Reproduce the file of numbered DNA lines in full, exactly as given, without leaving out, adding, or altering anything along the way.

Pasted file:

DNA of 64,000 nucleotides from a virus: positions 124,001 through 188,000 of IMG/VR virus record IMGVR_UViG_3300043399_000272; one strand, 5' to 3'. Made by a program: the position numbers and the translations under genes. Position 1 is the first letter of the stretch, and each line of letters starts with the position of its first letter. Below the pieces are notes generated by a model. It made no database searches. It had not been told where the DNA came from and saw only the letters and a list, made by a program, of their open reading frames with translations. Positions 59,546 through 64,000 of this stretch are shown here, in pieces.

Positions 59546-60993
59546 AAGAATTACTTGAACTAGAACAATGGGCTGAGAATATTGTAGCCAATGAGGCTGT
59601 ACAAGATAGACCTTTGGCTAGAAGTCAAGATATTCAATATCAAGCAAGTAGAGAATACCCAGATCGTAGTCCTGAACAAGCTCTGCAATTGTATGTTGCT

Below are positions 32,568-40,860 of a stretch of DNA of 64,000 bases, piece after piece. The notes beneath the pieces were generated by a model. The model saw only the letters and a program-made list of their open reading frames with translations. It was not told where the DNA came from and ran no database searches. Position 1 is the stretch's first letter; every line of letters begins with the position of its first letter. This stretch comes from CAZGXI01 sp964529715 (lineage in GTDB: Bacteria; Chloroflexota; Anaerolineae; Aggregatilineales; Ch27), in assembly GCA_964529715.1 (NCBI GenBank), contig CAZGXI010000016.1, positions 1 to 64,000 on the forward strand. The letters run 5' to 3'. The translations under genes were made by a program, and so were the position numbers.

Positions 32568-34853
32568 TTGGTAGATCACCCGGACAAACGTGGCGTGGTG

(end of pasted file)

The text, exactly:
DNA of 64,000 nucleotides from a virus: positions 124,001 through 188,000 of IMG/VR virus record IMGVR_UViG_3300043399_000272; one strand, 5' to 3'. Made by a program: the position numbers and the translations under genes. Position 1 is the first letter of the stretch, and each line of letters starts with the position of its first letter. Below the pieces are notes generated by a model. It made no database searches. It had not been told where the DNA came from and saw only the letters and a list, made by a program, of their open reading frames with translations. Positions 59,546 through 64,000 of this stretch are shown here, in pieces.

Positions 59546-60993
59546 AAGAATTACTTGAACTAGAACAATGGGCTGAGAATATTGTAGCCAATGAGGCTGT
59601 ACAAGATAGACCTTTGGCTAGAAGTCAAGATATTCAATATCAAGCAAGTAGAGAATACCCAGATCGTAGTCCTGAACAAGCTCTGCAATTGTATGTTGCT

Below are positions 32,568-40,860 of a stretch of DNA of 64,000 bases, piece after piece. The notes beneath the pieces were generated by a model. The model saw only the letters and a program-made list of their open reading frames with translations. It was not told where the DNA came from and ran no database searches. Position 1 is the stretch's first letter; every line of letters begins with the position of its first letter. This stretch comes from CAZGXI01 sp964529715 (lineage in GTDB: Bacteria; Chloroflexota; Anaerolineae; Aggregatilineales; Ch27), in assembly GCA_964529715.1 (NCBI GenBank), contig CAZGXI010000016.1, positions 1 to 64,000 on the forward strand. The letters run 5' to 3'. The translations under genes were made by a program, and so were the position numbers.

Positions 32568-34853
32568 TTGGTAGATCACCCGGACAAACGTGGCGTGGTG